Tim Cook downplays carrier concerns over high iPhone subsidy costs
Cook's comments came in response to a question during his company's quarterly earnings conference call, in which he was asked about Apple's relationship with its carrier partners. Recently, some carriers have expressed unhappiness with paying for high subsidies associated with the iPhone when compared to competing Android-based smartphones.
"At the end of the day, the carriers want to provide their customers with what their customers want to buy," Cook said Tuesday. "And so the most important thing for Apple by far is to continue making the best products in the world."
The CEO went on to note that the total subsidy that carriers pay is "fairly small" when compared with the monthly payments that carriers collect from wireless subscribers. And in order to provide the iPhone and other smartphones at a subsidized price, carriers lock customers into 24-month contracts to recoup those costs and turn a profit.
Though the iPhone can be had for as little as free with a new two-year contract, the average selling price of the iPhone remains over $600, thanks to those subsidies that carriers offer to bring the cost of the handset down.
But although the iPhone may carry higher subsidy costs than some competing smartphones, Cook noted that the iPhone also has lower churn rates, a term the wireless industry uses to describe the number of customers who leave a carrier in a given time period.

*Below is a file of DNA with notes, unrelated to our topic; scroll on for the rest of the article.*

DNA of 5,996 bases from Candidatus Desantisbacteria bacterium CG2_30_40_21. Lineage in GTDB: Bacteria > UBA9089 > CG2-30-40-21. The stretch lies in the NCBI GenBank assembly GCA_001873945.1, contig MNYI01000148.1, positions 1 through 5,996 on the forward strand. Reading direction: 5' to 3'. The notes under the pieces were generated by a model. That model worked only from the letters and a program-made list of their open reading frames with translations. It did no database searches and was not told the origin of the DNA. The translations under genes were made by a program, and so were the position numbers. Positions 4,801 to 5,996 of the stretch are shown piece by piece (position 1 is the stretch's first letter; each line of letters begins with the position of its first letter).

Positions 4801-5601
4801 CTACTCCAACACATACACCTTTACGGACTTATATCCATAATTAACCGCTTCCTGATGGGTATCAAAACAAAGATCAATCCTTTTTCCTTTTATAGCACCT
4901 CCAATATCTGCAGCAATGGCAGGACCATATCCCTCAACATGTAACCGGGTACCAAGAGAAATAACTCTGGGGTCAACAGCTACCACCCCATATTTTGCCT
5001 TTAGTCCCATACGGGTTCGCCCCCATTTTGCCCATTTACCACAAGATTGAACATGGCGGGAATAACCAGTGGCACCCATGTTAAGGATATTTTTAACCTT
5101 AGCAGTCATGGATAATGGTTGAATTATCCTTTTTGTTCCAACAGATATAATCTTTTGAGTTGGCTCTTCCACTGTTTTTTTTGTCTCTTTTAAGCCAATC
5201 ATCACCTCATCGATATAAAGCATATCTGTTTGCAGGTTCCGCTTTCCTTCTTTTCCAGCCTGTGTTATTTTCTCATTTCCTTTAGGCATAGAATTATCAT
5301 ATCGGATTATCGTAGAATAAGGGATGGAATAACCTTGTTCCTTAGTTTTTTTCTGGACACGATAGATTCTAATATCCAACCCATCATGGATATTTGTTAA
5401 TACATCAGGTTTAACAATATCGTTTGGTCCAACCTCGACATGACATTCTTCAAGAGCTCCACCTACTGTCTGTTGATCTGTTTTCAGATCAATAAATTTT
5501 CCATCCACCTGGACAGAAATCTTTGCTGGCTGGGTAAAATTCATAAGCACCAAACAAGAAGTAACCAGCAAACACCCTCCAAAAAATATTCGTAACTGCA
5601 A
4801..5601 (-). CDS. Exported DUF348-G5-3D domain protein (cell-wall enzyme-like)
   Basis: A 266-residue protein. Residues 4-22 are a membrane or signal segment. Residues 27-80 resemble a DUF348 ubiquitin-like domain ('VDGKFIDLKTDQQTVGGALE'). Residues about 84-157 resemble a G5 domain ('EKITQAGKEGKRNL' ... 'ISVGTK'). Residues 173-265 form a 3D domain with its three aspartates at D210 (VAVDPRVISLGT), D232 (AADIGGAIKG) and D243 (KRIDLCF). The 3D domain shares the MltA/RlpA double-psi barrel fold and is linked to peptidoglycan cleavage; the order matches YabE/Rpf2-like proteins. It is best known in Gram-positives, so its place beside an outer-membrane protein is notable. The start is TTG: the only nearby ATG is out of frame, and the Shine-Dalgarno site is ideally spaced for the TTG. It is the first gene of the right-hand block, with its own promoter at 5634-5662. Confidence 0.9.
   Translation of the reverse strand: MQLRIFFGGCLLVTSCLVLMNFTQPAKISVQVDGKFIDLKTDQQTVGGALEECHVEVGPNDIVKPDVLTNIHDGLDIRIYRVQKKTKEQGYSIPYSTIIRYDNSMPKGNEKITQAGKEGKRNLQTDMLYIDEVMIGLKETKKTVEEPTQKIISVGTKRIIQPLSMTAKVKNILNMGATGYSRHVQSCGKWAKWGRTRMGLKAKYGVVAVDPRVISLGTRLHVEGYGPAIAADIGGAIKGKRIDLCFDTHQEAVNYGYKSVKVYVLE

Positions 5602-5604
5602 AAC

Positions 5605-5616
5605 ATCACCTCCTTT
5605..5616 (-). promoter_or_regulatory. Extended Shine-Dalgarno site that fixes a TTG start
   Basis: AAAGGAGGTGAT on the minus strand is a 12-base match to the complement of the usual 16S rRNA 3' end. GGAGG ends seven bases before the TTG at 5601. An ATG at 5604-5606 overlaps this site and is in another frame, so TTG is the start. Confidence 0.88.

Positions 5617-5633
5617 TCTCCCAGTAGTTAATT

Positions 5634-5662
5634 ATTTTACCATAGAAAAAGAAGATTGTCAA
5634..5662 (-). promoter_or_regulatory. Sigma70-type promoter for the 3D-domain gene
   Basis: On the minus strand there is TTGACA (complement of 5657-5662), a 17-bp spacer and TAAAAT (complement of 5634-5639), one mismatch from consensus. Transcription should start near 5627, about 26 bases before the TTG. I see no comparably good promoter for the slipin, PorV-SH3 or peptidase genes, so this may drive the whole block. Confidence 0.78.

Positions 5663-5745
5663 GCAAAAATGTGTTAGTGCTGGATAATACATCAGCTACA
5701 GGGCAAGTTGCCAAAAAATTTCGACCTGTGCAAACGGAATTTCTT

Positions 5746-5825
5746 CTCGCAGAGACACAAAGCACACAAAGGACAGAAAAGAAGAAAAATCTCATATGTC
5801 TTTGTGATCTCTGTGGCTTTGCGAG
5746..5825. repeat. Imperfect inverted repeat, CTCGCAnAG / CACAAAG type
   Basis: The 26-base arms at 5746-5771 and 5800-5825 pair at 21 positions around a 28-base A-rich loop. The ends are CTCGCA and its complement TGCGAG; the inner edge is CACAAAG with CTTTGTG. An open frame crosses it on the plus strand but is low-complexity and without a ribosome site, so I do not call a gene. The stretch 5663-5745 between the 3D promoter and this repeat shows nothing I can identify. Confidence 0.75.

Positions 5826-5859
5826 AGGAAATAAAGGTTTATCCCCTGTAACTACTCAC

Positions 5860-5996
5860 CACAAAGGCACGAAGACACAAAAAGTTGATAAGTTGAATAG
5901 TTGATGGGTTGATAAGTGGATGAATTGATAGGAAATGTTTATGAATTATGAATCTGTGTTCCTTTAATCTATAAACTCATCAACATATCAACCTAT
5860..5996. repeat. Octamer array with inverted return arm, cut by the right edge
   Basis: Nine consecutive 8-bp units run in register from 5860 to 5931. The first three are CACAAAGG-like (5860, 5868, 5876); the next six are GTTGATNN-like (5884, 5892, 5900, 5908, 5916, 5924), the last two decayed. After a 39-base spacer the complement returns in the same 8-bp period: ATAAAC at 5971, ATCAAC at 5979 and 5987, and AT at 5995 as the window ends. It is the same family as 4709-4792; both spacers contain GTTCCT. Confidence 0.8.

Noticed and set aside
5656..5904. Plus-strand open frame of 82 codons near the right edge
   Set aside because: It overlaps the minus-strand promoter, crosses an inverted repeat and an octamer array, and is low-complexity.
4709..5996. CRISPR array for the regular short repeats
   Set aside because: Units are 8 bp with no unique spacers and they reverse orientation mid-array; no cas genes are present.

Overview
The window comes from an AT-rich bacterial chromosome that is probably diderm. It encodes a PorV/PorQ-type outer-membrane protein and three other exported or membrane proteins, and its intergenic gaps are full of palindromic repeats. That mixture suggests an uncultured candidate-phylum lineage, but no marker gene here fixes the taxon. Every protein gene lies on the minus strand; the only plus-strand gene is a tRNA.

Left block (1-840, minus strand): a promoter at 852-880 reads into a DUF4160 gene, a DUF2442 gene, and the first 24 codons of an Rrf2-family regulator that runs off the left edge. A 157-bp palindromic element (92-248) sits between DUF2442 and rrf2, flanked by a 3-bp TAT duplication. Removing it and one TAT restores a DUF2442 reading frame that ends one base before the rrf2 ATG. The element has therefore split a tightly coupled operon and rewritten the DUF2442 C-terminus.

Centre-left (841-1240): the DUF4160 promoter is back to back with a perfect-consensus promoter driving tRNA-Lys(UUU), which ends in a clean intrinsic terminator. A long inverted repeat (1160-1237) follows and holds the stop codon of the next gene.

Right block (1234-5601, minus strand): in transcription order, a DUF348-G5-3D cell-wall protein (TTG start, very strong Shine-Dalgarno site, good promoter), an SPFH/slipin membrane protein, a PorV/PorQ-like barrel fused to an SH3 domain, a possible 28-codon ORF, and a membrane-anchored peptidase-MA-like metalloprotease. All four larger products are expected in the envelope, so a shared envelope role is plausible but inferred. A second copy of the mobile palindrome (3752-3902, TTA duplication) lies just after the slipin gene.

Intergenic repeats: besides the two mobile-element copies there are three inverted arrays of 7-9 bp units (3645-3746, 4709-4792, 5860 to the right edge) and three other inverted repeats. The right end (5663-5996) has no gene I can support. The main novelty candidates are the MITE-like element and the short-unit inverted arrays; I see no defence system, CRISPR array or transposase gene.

In addition to being more loyal to carriers, iPhone users are also more likely to have a tablet, like an iPad, Cook said. Because of that, he believes that iPhone users will be more likely to adopt the new shared data plans to which wireless providers are transitioning.
Finally, Cook also noted that Apple's engineering teams work closely with carrier partners in an effort to find the most efficient way of handing data. He said he believes the iPhone is the market's most efficient smartphone in terms of data use and bandwidth congestion.
"We're going to focus on making the best product," Cook said, "and I think the carriers will be very motivated to make sure they provide them to the customers."